This book caught my attention today: Almost Christian: What the Faith of Our Teenagers is Telling the American Church (Dean). The title is a theme I’ve heard a lot about in the past years of the ministry I’ve been in. And a book like this is like a scream in the marketplace of “how-to” books in youth ministry. My curiosity: is anyone hearing the scream?
The essence of the book (and I suggest you check out the Amazon link above and read about the book there) is that we’re not helping our youth out much when it comes to raising them in the faith. Now, we seem to be able to encourage some youth to be “nice” and to consider “church” an alright extracurricular event in their over-packed schedules, but are we passing on the faith and the faith lifestyle?
First, what is the lifestyle we’re missing? Mostly, it’s a centrality of Jesus in all of who we are. Instead, we’ve arrived at church as extracurricular and for the purpose of passing on some kind of morality – in essence, we’ve been making “nice” kids (a lot of the time) but haven’t been making disciples of Jesus.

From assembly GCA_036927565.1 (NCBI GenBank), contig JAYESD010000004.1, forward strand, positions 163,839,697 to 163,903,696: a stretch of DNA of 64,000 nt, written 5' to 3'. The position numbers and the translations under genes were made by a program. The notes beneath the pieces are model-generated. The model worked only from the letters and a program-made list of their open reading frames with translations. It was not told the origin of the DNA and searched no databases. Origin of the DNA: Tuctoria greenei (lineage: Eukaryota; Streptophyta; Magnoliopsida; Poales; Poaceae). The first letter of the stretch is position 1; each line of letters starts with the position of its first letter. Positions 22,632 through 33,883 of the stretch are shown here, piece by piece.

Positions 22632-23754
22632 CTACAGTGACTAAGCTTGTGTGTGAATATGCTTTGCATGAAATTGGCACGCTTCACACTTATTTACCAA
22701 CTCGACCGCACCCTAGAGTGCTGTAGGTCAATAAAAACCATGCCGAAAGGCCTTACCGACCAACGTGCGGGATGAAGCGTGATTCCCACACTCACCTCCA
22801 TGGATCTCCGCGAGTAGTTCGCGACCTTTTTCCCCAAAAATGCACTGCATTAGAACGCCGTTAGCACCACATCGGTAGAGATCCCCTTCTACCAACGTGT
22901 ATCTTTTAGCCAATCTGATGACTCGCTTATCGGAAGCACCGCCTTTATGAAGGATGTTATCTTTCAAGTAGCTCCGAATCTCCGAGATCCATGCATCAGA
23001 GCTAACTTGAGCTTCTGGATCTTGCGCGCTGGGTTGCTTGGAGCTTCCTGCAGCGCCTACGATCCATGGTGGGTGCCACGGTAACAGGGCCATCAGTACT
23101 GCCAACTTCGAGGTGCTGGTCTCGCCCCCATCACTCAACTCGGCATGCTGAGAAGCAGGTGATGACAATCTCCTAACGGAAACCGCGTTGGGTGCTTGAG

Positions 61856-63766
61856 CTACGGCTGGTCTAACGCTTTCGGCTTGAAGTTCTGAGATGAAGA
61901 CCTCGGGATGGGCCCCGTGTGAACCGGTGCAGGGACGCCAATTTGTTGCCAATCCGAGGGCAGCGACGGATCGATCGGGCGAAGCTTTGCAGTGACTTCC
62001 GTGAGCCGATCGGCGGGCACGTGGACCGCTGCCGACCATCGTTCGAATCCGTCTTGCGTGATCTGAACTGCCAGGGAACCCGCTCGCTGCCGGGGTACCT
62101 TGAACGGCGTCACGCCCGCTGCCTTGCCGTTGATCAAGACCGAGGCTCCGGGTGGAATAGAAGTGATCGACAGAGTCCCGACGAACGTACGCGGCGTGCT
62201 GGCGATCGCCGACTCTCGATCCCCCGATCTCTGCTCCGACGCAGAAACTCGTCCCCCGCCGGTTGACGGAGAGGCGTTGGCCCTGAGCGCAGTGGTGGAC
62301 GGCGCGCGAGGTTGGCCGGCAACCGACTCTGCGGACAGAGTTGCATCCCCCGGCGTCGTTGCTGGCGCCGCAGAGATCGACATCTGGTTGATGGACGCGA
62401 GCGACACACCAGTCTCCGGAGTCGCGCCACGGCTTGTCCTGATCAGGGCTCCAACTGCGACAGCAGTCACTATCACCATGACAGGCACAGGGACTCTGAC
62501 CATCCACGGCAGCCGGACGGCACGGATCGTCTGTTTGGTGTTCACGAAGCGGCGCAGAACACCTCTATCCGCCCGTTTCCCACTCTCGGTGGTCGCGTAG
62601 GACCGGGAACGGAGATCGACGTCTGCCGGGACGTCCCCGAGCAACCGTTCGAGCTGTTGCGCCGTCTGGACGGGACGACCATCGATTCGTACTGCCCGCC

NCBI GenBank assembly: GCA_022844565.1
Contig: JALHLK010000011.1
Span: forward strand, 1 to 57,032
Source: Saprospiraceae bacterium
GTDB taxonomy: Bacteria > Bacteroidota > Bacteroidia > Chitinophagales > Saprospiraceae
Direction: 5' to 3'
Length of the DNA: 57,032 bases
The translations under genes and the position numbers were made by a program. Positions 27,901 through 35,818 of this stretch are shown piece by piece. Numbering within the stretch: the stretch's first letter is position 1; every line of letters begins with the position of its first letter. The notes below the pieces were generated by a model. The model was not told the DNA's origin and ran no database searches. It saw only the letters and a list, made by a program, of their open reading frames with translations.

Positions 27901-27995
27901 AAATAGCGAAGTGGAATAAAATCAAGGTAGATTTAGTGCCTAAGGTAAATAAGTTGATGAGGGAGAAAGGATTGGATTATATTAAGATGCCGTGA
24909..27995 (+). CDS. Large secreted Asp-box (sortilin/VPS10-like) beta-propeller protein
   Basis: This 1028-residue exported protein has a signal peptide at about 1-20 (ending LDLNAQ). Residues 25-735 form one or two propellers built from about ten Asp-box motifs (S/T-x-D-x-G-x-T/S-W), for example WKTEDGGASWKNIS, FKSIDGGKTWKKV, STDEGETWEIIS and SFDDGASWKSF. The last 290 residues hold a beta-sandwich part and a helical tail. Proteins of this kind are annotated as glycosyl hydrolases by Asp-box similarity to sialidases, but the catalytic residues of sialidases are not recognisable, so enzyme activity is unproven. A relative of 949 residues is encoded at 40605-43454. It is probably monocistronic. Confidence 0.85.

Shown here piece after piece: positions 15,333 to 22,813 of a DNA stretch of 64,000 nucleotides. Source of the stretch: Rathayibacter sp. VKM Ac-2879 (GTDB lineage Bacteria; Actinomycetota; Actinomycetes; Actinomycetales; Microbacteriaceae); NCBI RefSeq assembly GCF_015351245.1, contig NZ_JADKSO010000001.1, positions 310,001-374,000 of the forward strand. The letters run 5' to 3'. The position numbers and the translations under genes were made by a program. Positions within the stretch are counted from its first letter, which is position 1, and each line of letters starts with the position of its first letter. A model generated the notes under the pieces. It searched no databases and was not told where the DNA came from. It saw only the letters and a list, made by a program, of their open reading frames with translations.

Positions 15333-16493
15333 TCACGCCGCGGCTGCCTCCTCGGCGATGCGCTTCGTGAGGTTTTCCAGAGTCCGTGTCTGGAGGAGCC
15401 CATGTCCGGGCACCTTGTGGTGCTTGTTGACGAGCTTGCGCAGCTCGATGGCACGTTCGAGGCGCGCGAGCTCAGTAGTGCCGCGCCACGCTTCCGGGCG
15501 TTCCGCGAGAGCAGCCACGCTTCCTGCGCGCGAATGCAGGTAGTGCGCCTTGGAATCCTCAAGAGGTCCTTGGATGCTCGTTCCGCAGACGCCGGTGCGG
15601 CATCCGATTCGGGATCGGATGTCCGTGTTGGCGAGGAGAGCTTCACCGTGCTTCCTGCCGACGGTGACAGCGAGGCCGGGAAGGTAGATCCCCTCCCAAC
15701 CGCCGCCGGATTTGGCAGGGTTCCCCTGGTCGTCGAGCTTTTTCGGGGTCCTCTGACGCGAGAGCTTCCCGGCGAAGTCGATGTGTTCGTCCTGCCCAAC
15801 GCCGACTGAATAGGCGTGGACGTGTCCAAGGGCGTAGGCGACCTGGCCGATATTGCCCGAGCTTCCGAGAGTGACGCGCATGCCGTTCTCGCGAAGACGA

I see a line drawn from our post-World War II churches to where we are today. After the war, we can see a mindset in America, that pursuit of happiness in full stride, and a desire for normalcy, niceness, and any other word we might use to alternatively describe today’s suburbia. We saw a rise in church attendance then. Why? I think there are many reasons, but I think there was a lot of social-norming going on too, with a push for niceness, American morality, etc. Look at Leave it to Beaver, and things like that — those are what became the ideal and the goal for any organization. In a way, it was like some kind of pursuit of utopia. …in a way.
I don’t mean to be too generalized with this. I know there were disciples made then, just as there are now. But my question is what is the primary, general focus and goal of the church, then and today? Niceness or Disciples? Morality or Walking with Jesus?